Bulgaria’s Left-Wing Coalition Seen Across Europe as a Model for Electoral Success

In many European countries the first parliamentary elections are coming right at the end of the Covid-19 crisis.


The pandemic has raised many issues related to social policy, health and education, leading to a rise in interest in left-wing formations and policies.


In Bulgaria, Socialist Party leader Cornelia Ninova has formed a large left-wing coalition that is being viewed by many as a model example.


It’s being watched with considerable curiosity by other left-wing formations who are in search of electoral success.


Ninova has signed an agreement with three smaller parties, one of which is led by Georgi Parvanov, the former president of Bulgaria.


“This is not an easy coalition, but it is necessary for Bulgaria,” Ninova said when announcing the agreement.


The allies will appear with a joint list at the elections on July 11th.


The Socialist formation is expected to pave the way for more parties and civil organisations with common policies and grounds.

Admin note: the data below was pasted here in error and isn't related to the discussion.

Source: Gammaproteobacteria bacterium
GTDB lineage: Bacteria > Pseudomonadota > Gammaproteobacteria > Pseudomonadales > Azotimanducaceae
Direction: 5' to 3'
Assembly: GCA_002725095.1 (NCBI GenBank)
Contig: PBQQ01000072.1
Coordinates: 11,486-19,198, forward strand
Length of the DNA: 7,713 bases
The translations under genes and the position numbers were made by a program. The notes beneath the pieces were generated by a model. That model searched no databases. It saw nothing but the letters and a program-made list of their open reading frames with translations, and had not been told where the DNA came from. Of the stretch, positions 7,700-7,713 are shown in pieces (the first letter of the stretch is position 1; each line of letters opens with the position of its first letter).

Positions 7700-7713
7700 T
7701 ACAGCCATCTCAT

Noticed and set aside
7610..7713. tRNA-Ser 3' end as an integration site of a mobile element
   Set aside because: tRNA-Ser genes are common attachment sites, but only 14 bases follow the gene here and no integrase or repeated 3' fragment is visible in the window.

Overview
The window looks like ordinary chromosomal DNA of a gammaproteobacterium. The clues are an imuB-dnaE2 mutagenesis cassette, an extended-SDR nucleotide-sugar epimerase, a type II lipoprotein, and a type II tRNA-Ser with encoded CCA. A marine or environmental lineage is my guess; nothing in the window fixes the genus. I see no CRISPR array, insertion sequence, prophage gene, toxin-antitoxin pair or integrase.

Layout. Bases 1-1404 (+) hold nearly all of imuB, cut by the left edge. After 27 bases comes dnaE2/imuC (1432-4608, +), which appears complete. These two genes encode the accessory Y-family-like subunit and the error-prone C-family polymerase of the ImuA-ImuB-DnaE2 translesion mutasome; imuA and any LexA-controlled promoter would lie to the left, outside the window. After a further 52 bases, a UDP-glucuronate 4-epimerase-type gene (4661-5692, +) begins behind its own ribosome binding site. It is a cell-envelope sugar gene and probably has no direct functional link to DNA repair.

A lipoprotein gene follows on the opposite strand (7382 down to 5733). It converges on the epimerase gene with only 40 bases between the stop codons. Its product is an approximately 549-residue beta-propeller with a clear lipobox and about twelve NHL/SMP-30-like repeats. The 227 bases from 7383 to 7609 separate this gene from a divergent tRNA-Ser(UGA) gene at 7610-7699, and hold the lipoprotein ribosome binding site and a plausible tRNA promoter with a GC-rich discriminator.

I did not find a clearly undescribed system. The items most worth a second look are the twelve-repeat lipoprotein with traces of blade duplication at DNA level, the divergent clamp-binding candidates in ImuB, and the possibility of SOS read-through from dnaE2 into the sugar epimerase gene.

In what amounts to revolutionary progress for Bulgaria in the fight against corrupt elections, these will be the first elections in which voting will be done entirely with the help of voting machines, except in small polling sections where there are fewer than 300 voters.


And for the first time there will be no restrictions on the number of polling sections abroad – previously, there were up to 35 for non-EU countries.


Post-Brexit, the UK falls into this category and a record number of Bulgarians are expected to vote on the island. They are one of the largest Bulgarian groups outside Bulgaria, and as of May 2021, more than 260,000 have applied for a permanent residence in Britain – and that number is growing.


At the last elections in April there were 13 polling sections in London alone, and 22 more in other cities across the UK. Voters waited for hours to exercise their right to vote, especially in London, Chester and Nottingham. In total, more than 32,000 Bulgarians voted in the UK.

Show More